All known serotypes, except for serotype VII, were detected as cause of invasive GBS infection in Denmark in 2019 (Table 1; Fig. 1). The predominant serotype was serotype V (23.5 %), followed by serotype III (21.8 %), Ia (16.8 %), and serotype II (11.4 %). Non-typeable isolates constituted 9.4 %. Similar findings were seen for the 17 EOGBS isolates (Table 1) except for the predominance of serotype V.

Antimicrobial susceptibility

Among Danish invasive isolates in 2019, 23 % were found resistant to erythromycin, and 15 % to clindamycin. Among women in their childbearing age (18–45 years of age), the number of invasive GBS isolates with resistance to erythromycin and clindamycin were 12 % (2 isolates) and 6 % (1 isolate), respectively (Table 3).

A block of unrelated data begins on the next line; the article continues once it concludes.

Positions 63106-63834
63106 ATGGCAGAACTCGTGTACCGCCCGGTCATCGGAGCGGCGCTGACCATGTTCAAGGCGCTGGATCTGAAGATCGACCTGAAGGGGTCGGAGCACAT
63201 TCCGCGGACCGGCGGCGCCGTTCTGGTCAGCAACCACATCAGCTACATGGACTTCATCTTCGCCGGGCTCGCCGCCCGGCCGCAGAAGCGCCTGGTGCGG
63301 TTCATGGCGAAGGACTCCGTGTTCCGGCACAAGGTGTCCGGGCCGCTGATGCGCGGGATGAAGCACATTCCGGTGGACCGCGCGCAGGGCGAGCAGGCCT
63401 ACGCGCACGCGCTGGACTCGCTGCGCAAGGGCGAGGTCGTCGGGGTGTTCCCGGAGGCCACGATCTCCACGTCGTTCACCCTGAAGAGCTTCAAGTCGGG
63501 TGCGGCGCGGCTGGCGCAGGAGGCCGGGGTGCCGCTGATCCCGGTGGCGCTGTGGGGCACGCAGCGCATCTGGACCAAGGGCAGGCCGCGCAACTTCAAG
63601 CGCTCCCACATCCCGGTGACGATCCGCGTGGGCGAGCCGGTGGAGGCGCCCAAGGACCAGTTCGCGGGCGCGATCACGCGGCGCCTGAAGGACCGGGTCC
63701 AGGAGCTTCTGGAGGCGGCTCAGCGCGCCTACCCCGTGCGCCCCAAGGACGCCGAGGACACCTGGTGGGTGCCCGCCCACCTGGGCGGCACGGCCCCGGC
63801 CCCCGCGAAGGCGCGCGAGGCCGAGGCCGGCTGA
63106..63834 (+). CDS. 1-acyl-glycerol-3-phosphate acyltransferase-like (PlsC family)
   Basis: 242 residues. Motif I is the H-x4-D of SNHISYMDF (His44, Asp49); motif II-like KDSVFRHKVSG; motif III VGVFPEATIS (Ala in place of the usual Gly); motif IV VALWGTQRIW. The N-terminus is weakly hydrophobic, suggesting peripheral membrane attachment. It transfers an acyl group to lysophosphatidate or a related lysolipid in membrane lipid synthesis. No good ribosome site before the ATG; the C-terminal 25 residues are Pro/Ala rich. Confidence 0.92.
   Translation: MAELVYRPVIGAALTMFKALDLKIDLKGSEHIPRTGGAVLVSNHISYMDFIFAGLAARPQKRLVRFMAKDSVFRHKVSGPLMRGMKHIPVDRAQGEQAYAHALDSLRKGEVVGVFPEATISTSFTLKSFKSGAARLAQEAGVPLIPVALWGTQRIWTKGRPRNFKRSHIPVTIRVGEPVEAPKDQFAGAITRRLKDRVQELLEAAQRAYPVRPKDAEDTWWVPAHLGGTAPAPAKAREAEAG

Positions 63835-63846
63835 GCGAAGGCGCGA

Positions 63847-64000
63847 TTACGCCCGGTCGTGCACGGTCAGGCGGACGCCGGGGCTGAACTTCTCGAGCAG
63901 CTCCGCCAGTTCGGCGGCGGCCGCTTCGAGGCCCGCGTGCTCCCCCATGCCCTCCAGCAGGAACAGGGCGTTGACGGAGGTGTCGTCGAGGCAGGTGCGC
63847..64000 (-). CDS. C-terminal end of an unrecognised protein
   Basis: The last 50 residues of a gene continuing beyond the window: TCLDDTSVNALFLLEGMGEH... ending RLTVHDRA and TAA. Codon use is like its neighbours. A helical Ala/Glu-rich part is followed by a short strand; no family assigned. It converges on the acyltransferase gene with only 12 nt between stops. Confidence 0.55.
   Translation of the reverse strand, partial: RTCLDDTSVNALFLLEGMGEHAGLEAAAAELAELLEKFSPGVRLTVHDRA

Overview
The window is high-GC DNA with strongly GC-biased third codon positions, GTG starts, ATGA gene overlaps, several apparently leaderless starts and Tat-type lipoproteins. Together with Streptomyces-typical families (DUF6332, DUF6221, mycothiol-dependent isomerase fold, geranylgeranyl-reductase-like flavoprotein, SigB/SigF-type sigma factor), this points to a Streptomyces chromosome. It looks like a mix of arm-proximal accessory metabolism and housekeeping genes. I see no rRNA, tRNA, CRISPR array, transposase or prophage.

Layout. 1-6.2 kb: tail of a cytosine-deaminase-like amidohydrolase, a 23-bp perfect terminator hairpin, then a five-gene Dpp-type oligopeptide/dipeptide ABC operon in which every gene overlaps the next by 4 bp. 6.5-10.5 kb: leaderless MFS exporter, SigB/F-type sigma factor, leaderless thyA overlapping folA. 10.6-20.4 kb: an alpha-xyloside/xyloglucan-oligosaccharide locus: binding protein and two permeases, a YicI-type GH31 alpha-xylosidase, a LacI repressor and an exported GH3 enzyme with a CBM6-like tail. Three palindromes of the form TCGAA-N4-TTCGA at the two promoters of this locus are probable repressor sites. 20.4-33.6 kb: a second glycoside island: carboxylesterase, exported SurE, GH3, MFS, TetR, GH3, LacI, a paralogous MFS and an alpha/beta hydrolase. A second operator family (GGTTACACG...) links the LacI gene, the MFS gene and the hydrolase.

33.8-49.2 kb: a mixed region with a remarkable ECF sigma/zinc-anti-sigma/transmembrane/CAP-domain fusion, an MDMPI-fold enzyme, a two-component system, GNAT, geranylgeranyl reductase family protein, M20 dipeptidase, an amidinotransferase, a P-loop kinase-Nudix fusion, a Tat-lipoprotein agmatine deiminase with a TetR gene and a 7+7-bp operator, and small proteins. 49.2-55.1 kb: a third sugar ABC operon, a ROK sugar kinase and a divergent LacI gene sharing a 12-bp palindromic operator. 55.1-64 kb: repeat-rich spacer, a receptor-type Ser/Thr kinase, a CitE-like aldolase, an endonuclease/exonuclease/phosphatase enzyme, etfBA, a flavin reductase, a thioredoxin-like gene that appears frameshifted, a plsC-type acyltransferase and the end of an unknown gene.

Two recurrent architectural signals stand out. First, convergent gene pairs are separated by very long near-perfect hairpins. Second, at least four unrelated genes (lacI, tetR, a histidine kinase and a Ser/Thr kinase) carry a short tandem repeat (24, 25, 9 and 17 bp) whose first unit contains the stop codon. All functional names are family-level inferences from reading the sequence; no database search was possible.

Table 3 Antimicrobial susceptibility of GBS carrier and invasive isolates. All GBS isolates examined were found penicillin susceptible. Isolates with inducible clindamycin resistance (D-test) are included

In the carriage study (women age group 18–45 years of age) the non-susceptibility of isolates for erythromycin, was 21 % and for clindamycin it was 26 %.

Penicillin resistance was neither detected among carriage nor invasive isolates.


The main findings of the study was the dominance of serotype IX (21 %) followed by serotype III (19 %) among randomly selected carriage isolates from women in labor at a Danish maternity ward, whereas no Danish cases of EOGBS with serotype IX was detected in the same time period. Apart from this, the distribution of invasive GBS serotypes in Denmark aligned with the GBS carriage strains from women in labor.

Carriage studies [6, 9] based on rectovaginal swabs from women with risk factors for EOGBS during delivery, showed a carriage rate of 29 %. This is similar to other Danish as well as international studies [19, 20, 7].